There is nothing wrong with stammerer' tongues, vocal folds
or breathing. Stammreres are not more nervous, do not necessarily
have worse self-esteem, and are as likely to be intelligent and
well-adjusted as non-stammerer.
Stammering is a developmental disorder. Some experts believe
that stammering develops from the normal mistakes all children make
when learning to talk. While most children can pick themselves up
after a stumble, some children get into a vicious cycle of trying
harder to talk, tensing their speech production muscles too much,
and getting more stuck.
Other experts have found that severe stammering can develop
almost overnight in young children. They believe that stammering may
not develop gradually from normal disfluencies or language
difficulties. Genes have been found associated with stammering, so
some experts believe that a genetic defect causes something in the
child's brain to trigger stammering.
Although the origin of stammering is not clear,
everyone agrees that childhood stuttering can develop into a severe
physical and psychological disability. Adults who stammer can have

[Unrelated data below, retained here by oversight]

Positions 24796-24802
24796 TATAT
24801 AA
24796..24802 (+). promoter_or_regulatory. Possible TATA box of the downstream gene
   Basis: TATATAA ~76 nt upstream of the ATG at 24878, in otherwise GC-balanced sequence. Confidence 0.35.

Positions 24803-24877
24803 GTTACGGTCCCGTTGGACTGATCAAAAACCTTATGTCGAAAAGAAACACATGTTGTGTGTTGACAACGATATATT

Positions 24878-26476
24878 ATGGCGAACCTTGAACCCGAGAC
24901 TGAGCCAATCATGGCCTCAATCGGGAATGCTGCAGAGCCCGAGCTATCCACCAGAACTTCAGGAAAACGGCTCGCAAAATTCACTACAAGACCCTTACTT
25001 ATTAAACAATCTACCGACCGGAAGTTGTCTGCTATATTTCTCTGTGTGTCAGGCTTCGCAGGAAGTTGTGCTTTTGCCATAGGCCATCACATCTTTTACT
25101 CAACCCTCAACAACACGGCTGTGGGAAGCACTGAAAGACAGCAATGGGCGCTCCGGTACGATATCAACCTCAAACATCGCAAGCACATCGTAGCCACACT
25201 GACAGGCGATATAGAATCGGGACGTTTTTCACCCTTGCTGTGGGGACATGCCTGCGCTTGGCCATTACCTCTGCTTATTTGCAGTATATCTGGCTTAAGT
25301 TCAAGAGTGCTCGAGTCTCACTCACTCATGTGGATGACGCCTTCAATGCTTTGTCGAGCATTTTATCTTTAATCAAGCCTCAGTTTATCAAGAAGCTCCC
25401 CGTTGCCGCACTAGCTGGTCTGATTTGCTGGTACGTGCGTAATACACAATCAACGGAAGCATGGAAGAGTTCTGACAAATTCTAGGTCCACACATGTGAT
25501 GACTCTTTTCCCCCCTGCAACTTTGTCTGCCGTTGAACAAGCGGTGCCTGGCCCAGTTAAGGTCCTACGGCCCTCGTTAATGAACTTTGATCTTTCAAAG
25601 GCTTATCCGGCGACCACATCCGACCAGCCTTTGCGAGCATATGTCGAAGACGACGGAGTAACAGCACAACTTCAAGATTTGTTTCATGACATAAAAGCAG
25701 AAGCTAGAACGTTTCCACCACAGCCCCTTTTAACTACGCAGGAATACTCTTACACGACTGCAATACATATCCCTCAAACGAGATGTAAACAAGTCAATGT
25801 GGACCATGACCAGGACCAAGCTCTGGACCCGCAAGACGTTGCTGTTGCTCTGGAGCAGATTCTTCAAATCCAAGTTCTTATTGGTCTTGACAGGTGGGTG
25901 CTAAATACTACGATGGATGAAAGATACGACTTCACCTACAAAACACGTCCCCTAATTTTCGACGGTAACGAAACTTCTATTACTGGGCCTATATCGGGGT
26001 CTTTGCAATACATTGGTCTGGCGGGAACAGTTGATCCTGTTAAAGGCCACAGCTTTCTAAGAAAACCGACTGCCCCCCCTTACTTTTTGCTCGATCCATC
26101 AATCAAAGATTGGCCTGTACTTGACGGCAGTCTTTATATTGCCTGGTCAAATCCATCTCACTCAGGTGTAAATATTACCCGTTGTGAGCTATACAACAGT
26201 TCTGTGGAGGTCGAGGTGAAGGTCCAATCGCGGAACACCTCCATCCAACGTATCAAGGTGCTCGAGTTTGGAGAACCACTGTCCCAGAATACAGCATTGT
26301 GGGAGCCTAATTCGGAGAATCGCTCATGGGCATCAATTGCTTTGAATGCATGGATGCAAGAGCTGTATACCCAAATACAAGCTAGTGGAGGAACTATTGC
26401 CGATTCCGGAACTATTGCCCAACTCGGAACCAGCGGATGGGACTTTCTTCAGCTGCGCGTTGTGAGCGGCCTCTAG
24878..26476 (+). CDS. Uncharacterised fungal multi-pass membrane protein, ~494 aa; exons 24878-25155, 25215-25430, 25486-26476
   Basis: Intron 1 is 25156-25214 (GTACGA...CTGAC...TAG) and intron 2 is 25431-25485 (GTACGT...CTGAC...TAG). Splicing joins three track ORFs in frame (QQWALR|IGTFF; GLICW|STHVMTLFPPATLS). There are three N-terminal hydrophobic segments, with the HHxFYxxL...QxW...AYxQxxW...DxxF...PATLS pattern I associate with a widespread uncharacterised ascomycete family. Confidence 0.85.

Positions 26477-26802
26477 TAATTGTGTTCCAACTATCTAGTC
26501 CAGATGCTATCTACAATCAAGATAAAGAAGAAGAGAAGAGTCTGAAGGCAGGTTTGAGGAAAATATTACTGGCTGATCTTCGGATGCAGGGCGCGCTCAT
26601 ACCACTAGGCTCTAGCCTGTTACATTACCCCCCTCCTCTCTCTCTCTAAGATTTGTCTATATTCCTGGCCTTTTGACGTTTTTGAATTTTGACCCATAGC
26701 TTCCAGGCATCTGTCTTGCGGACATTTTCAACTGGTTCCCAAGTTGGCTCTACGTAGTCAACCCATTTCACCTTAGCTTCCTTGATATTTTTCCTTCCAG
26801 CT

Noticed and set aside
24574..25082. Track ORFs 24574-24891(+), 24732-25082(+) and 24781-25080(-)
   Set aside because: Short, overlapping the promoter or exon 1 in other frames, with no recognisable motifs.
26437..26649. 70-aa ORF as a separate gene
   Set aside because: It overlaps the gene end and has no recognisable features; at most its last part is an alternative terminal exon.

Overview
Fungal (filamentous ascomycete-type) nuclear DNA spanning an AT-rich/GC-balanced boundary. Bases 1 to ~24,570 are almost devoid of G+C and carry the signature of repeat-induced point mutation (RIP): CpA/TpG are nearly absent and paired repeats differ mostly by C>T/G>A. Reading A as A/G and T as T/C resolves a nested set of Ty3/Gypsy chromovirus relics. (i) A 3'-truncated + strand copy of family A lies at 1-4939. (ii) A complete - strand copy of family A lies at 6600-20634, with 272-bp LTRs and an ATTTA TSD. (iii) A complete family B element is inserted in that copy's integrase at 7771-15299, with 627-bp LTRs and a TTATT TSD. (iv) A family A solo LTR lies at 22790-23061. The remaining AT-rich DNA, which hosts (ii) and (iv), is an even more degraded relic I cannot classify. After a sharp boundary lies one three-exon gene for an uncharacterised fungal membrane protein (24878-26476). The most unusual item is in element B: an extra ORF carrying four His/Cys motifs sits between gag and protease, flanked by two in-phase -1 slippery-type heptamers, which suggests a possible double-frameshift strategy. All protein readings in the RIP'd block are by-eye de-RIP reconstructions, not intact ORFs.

physical symptoms, including:
Breathing abnormalities during stuttering, especially upper
Laryngeal blocks, which cut off airflow during stammering.
Articulation problems, including tension in the lips, jaw
and tongue, and prolonged or repeated sounds.
Secondary or 'escape' behaviours, such as twitching, head
jerks, eye blinking, or facial grimaces.
The psychological symptoms of adult stammrer
Avoidance of feared sounds, words, and speaking situations.
For example, the stammerer may avoid making telephone calls.
Substitution of another word.
'Anti-expectancy' speech behaviours to prevent stuttering
such as speaking in a monotone, or affecting an accent.
Some stutterers are so good at avoidance that their
co-workers and even their spouse or family don't know that the
individual stammer. Even though their speech sounds fine, these
'covert' stammrer can be crippled by severe psychological fear and